You can’t improve what you can’t measure. While devices like speedometers and heart rate monitors provide useful and interesting metrics, they only measure your body’s response to work, they don’t record the actual amount of work you perform. Why is this a problem? Doing too little work means you’re not getting the maximum benefit from your workout. A too strenuous an effort and you run the risk of over training and injury. A power meter gives an athlete important insight on how to improve their training and racing. Unlike speed and heart rate, outside factors such as wind and hills do not affect power output. When power is measured, your training becomes more focused and effective. Training with power is hands down the most accurate way to measure cycling performance.
Having a constant measure of power helps you:
Power output, which can be measured in watts, has become an increasingly popular and important metric used by cyclists. Power meters use strain gauges to measure the torque applied through the bicycle’s drivetrain to calculate power. Power meters incorporate these strain gauges in either the hub of the rear wheel, the pedals or somewhere within the crankset. Each have their advantages and limitations. Once an athlete has decided to include power to their training and racing, they must then decide which of the unique power meters they will use.
There are many great power meters available to you. How do you pick one? Ultimately the decision should be based on complimenting your bike equipment and fulfilling your needs as a rider. Considerations such as price, weight and flexibility to use your power meter on multiple bikes or during training periods and while racing are all part of the equation. Our staff of experts are available to help you find exactly what power meter is best for you. Below is a primer for the power meters we carry at Gear West.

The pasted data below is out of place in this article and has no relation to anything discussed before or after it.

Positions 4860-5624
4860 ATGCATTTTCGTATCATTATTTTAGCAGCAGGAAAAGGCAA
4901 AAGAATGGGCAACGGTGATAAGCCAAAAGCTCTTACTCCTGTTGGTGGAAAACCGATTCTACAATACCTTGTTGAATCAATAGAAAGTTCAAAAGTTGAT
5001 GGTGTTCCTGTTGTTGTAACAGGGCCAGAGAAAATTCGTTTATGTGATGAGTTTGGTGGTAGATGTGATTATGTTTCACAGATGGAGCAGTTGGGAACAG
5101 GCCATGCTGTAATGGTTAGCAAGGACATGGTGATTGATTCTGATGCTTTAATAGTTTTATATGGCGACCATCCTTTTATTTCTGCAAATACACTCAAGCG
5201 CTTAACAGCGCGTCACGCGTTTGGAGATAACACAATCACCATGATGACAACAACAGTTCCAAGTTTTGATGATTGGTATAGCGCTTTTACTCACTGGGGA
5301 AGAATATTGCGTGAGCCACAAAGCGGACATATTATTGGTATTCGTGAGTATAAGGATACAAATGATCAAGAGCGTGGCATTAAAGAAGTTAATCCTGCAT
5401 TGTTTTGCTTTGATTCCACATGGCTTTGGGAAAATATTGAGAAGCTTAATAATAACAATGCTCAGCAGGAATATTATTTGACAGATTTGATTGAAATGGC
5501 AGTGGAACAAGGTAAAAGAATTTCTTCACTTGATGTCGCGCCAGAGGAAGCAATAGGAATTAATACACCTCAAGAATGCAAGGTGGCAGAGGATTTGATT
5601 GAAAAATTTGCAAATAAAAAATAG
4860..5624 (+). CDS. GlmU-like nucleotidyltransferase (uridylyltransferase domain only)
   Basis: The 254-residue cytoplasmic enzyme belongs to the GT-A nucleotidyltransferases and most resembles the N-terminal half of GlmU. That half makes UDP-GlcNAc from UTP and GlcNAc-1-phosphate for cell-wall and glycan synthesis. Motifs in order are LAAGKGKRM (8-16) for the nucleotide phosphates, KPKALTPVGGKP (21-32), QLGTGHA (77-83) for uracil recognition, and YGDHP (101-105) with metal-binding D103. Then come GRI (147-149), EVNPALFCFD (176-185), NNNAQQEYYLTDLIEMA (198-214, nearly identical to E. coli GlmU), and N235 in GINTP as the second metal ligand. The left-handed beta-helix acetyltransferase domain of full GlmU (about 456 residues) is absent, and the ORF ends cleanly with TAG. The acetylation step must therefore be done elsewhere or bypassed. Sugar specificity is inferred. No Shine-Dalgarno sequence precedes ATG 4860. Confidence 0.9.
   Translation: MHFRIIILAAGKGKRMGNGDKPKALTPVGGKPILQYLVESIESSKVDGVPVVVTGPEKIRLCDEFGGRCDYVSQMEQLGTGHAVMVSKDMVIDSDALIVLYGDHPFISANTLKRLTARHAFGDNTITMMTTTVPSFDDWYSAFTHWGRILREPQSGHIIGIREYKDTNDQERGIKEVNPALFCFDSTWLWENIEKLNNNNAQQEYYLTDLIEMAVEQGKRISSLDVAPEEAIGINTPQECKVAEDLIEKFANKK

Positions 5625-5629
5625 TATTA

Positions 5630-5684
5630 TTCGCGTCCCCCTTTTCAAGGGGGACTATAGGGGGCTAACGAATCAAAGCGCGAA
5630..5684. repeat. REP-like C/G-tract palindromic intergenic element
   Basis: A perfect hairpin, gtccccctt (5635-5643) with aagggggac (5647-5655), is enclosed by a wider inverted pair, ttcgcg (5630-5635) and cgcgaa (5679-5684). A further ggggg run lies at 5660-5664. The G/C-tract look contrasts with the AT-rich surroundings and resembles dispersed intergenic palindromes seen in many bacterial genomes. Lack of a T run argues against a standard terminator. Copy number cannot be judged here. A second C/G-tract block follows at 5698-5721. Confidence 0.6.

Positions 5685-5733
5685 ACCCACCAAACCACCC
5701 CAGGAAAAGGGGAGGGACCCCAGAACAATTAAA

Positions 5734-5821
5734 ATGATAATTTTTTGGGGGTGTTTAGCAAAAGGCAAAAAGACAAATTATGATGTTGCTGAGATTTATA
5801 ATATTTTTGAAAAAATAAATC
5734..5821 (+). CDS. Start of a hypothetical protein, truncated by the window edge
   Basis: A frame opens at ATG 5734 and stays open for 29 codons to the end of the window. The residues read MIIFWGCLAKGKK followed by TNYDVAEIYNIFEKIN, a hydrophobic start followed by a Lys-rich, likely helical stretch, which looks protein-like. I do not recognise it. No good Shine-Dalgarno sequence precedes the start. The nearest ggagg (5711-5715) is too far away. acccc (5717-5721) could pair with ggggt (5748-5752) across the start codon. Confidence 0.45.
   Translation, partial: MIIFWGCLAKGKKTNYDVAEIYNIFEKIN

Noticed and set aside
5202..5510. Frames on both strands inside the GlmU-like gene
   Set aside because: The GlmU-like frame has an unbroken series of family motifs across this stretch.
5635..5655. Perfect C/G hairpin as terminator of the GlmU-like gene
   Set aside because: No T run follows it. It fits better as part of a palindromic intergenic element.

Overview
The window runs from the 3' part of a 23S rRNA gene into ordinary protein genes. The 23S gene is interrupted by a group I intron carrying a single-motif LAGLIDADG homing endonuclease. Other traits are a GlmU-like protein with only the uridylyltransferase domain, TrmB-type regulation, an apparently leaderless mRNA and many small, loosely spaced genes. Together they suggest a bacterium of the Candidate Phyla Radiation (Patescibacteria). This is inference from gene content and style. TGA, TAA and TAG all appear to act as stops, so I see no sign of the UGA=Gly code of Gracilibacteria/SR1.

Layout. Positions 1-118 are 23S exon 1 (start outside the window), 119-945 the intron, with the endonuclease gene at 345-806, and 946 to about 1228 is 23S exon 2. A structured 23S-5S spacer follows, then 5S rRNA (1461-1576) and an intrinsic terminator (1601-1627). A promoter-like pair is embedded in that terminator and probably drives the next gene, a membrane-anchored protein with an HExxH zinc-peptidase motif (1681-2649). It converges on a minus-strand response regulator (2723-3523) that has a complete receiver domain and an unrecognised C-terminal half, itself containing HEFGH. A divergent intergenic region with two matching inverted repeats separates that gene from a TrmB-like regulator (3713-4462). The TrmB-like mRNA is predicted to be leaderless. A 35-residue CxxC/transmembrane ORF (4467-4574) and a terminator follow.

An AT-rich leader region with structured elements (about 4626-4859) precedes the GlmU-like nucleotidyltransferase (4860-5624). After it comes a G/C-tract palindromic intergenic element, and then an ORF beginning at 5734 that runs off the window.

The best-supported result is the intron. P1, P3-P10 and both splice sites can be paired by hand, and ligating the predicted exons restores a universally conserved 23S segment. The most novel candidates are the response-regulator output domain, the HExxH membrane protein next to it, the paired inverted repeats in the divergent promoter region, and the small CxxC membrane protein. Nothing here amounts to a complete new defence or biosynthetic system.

Powertap sets the benchmark for accuracy and reliability. The G3 is a hub based power meter and can be built around or available as a training wheel or race wheel. A hub based power meter such as the G3 can be moved from one bike to another easily and therefore popular with anyone using multiple bikes.
Powertap’s P1 Pedals offer another power meter option for cyclists who want to move their power meter from one bike to another with little fuss while not restricting wheel choice. Pedal based power meters also add left/right leg power balance metrics.
Crank based power meters have long been popular because they don’t limit a rider’s selection of wheels. But price and battery replacement kept all but the most serious power meter proselytizers from adopting them. Powertap’s C1 Chainrings now offer a price conscience option that is compatible with a wide range of alloy and carbon cranks, making them a tremendous value for non-Shimano equipped drivetrains.
Quarq power meters measure power at the crankset spider. This is an ideal place on the bike to measure power because all of the rider’s pedaling effort flows directly through the spider and can be measured with great precision. Using a crank based power meter allows the rider to choose freely amoungst available training and race wheels. Quark combines their power measurement technology with SRAM’s topflight crank arms to create an integrated, high performance bicycle component.
Easily the lightest weight power meter available, the Stages Power meter adds just under 20grams to a left crank arm. Easy to maintain and simple to use, Stages also offers one of the least expensive power meters on the market. Stages mounts their strain gauges on the back side of many popular non-drive side crank arms including all recent and current Shimano cranks. Stages preserves the structural and aesthetic integrity of the crank—all while seamlessly adding the ability to measure power.